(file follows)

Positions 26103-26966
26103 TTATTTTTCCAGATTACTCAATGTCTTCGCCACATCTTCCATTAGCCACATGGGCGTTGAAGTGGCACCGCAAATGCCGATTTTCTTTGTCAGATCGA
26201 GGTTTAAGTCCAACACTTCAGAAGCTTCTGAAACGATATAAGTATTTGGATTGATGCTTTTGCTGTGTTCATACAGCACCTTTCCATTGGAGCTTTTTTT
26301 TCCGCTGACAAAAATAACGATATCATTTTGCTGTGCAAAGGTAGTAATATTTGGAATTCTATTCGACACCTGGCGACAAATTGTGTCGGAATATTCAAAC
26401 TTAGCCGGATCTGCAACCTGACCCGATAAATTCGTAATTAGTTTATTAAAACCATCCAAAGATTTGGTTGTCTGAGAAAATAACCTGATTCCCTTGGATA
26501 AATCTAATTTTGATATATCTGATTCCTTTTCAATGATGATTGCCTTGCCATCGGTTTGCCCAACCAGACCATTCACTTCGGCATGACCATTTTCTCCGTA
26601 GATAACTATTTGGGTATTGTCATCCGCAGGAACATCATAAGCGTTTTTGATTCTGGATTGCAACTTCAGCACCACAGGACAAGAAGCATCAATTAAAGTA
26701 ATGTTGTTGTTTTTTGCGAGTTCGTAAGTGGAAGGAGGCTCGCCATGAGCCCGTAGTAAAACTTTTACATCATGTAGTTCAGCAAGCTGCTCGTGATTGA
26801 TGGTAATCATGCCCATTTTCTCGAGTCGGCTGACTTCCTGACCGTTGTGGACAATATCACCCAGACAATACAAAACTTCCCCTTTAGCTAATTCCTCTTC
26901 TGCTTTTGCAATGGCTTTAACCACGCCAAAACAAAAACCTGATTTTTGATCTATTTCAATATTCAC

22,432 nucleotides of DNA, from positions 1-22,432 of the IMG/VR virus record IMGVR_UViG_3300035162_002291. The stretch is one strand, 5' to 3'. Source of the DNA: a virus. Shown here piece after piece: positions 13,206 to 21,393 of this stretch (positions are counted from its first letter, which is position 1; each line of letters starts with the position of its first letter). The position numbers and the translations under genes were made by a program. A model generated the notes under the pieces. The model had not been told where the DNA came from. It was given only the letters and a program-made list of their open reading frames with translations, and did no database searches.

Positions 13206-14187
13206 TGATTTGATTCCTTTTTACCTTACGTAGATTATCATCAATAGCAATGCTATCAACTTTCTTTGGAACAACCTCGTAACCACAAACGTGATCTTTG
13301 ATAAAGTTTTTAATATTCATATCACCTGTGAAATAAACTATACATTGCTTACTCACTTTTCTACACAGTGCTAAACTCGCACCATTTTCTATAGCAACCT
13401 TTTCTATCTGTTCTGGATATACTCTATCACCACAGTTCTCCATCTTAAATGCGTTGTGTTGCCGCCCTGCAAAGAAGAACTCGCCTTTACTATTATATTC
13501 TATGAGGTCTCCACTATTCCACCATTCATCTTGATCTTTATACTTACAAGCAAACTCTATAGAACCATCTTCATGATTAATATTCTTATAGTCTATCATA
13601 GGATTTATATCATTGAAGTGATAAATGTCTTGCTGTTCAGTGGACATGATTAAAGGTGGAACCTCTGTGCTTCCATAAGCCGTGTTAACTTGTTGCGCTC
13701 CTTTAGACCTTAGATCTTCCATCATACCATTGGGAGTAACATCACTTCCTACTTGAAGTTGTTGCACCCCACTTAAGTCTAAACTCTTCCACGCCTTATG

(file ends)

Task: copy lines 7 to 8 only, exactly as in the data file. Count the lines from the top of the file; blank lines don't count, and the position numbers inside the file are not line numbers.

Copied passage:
26601 GATAACTATTTGGGTATTGTCATCCGCAGGAACATCATAAGCGTTTTTGATTCTGGATTGCAACTTCAGCACCACAGGACAAGAAGCATCAATTAAAGTA
26701 ATGTTGTTGTTTTTTGCGAGTTCGTAAGTGGAAGGAGGCTCGCCATGAGCCCGTAGTAAAACTTTTACATCATGTAGTTCAGCAAGCTGCTCGTGATTGA